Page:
Welcome to The LDS Organist Blog

The purpose of this blog is to help pianists learn to become true organists. Many individuals believe that if you play the piano you can play the organ, but the instruments differ greatly. While this blog is specifically geared towards members of The Church of Jesus Christ of Latter-day Saints, much of the information shared can be utilized by all. I hope that the information I share here will help you become an effective organist in your ward, stake, or other congregation.

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Monday, September 17, 2012

Preparing Congregations for Worship

I've had the privilege to play the organ in the temple for 2 1/2 months so far, and it has been a wonderful experience. I have the early morning shift, every-other week, which allows me to be home before my kids leave for school. During this time, I've learned a lot about preparing those in attendance for worship, and I was able to implement these principles as I played prelude for our adult session of stake conference on Saturday evening.  I wanted to share my suggestions and experiences with you.

Temple with scaffolding
The picture I took before playing for the second time in the temple

Earlier this year, I attended a class where Mike Carson, former dean of the Utah Valley AGO chapter and current Bonneville District Convener, mentioned being careful not to be "intrusive" with our playing.  At the time, I didn't really understand what he meant, but filed that thought away for the future.

I began playing in the temple the first week of July, and it seems that each time I'm there I learn a little more about effectively preparing those in attendance for worship.  I now know what Mike meant about being careful not to be intrusive.  The purpose of prelude music isn't to call attention to ourselves, and we aren't playing to perform beautiful organ music.  The purpose of prelude music is to prepare those in attendance for worship.  While these following suggestions and applications are specifically intended towards adult congregations, I'm sure they can be adapted or modified for services which include children.

1. Don't compete for volume

While the temple chapel is generally very reverent, there are times when whispers or dialogue become noticeable and distracting.  Instead of increasing the volume of the organ slightly to cover the noise, I've learned that it's much more effective to decrease the volume of the organ.  If the organ is softer than the dialogue, generally the person talking or whispering will become softer or stop talking altogether as they respond to the decreased organ volume.

As soon as I began my prelude Saturday evening, the volume of voices in the chapel increased noticeably.  Instead of opening the expression pedals a little bit more, as has been my habit, I decided to try what works in the temple, and decrease the volume.  The volume of the voices immediately returned to the pre-organ level.

2. Keep it simple, and play the hymns

In the temple, the organists are asked to play the hymns and songs from the Children's Songbook as written, without alternate harmonies or arrangements.  The simple four-part harmonies and chord progressions do not draw undue attention to themselves and allow those listening to pursue their own thoughts and ponderings.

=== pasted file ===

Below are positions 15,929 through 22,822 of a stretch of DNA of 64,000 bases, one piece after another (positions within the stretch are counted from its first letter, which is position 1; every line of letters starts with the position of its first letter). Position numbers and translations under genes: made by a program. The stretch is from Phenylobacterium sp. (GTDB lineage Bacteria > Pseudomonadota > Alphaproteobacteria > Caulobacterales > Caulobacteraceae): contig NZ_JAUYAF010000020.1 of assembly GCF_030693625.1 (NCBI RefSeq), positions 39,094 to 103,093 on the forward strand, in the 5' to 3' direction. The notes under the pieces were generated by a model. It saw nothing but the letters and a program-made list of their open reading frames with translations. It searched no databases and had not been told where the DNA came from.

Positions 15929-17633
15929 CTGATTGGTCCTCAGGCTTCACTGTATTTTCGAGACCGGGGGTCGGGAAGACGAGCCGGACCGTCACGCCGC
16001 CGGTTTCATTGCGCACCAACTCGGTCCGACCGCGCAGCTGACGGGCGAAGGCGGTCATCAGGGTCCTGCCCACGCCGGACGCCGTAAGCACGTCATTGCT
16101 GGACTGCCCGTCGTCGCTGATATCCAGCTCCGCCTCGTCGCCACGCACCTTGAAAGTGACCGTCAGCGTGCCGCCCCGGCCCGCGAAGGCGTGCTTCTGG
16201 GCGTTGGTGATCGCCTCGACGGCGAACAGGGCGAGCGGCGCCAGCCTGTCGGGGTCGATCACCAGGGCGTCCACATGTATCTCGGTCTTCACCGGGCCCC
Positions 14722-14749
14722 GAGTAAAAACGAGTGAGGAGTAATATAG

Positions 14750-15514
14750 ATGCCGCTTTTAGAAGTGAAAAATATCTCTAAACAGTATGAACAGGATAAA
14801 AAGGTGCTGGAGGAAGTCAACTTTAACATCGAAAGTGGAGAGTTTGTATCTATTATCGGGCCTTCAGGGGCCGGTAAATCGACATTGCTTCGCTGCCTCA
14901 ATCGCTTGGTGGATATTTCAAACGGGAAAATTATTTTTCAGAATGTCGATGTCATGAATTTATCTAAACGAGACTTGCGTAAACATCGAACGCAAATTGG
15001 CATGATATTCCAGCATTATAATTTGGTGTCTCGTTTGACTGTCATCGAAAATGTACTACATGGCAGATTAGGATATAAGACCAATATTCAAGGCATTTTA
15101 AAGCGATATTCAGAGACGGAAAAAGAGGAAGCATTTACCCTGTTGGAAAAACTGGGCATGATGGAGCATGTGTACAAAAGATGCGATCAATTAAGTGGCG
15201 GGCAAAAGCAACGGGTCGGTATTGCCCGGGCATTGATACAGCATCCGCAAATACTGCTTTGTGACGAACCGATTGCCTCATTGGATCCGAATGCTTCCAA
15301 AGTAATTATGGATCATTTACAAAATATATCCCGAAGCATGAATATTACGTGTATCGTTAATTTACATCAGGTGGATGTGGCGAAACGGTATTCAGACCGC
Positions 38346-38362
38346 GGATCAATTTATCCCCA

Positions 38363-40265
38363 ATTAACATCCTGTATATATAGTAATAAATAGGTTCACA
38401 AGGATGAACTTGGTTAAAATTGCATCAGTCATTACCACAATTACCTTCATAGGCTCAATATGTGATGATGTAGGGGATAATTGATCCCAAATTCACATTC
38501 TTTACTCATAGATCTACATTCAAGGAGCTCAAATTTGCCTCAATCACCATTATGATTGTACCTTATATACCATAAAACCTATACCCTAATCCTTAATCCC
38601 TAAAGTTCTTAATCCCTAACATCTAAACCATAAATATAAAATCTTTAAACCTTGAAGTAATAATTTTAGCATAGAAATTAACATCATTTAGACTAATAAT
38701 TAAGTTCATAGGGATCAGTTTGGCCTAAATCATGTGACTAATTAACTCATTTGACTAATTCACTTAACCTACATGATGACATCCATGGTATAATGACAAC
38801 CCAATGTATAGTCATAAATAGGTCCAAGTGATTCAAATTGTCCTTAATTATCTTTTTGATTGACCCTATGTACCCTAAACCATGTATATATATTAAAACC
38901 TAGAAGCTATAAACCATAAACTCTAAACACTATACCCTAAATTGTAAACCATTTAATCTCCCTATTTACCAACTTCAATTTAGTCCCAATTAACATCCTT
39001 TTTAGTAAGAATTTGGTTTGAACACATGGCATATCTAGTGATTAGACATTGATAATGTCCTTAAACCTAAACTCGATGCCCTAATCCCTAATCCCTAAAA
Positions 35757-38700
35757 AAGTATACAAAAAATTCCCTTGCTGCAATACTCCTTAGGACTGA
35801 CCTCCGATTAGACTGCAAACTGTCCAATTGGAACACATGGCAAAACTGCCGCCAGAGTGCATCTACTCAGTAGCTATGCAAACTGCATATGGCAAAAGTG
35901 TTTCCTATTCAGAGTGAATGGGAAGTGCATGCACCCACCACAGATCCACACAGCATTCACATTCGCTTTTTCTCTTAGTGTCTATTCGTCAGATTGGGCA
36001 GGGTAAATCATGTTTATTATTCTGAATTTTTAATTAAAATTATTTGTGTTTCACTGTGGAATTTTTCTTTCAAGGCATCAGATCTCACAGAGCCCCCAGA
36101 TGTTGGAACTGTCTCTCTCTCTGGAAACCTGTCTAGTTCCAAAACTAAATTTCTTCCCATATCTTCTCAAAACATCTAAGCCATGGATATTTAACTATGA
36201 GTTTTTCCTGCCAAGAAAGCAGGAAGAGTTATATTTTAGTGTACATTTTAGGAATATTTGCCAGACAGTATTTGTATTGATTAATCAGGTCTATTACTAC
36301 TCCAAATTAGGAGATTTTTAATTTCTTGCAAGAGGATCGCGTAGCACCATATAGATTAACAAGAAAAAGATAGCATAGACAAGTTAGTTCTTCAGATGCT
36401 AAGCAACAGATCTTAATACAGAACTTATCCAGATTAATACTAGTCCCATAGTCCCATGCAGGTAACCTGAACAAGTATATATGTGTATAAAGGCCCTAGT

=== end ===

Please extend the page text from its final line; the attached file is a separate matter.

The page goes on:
Saturday evening, instead of using my normal prelude books and pieces, I felt that I should use my copy of Easy Hymn Preludes for Organ, outlined towards the bottom of the article here, which was published by the Church in 1982 but is now out of print. My registrations were simple and subdued, the arrangements were beautiful in their simplicity, and many portions of the pieces are played in the manuals, using the pedals sparingly as emphasis.  This prevents the pedal drone that many prelude pieces utilize, and which I now think might contribute to more congregational noise.

3. Embrace silence

As I play in the temple, I am not afraid to lift all four voices at the end of phrases as the text directs, or where rests are indicated in the staff.  I allow some silence between hymns as I turn the pages in my binder of music.  Allowing that moment of silence reestablishes a quiet baseline, despite the volume of the music that comes from the organ.

After taking down the volume of the organ Saturday evening and playing a simple yet beautiful piece to begin my prelude, it was during the silence between the first and second piece where I really heard the volume of the congregation decrease. As I continued to play, if the volume started to creep up, I simply allowed for an extra moment of silence at appropriate times in my prelude music, and the congregation readily responded.

4. Do not look around

 During my orientation at the temple, I was asked not to look around as I played, but to focus on the organ and my music.  Following this direction allows me to focus on the Spirit as I contemplate the needs of those in attendance, instead of becoming distracted by the faces of those sitting in the chapel. I've found that I can sense the needs of those in the room best when I follow the Spirit's direction instead of using my eyes.

My husband did not drive with me Saturday evening, as it was taking longer for the the kids to finish eating dinner, bathe and settle down than we had planned.  I didn't allow myself to focus on whether or not he was here yet as I played.  I didn't look to see how full the chapel was getting, or to see how many people I knew that were there.  These visual distractions are just that--distractions.  They get in the way of the Spirit, and prevent the organist from focusing wholly on the prelude.  I was actually surprised when the meeting started to see that my husband had not yet arrived.  I was grateful that I was unaware of that fact until after my prelude had concluded.

5. Play with the Spirit

The hymns are powerful.  There are times when I'm playing in the temple that I feel impressed to play certain hymns, and I know that there is someone there who needs the comfort, strength, or healing power found in that particular hymn.  When I focus on the words and do not allow myself to be distracted with other things, I feel that my playing brings with it a special spiritual effectiveness that is not present if I'm just playing the notes with my thoughts elsewhere.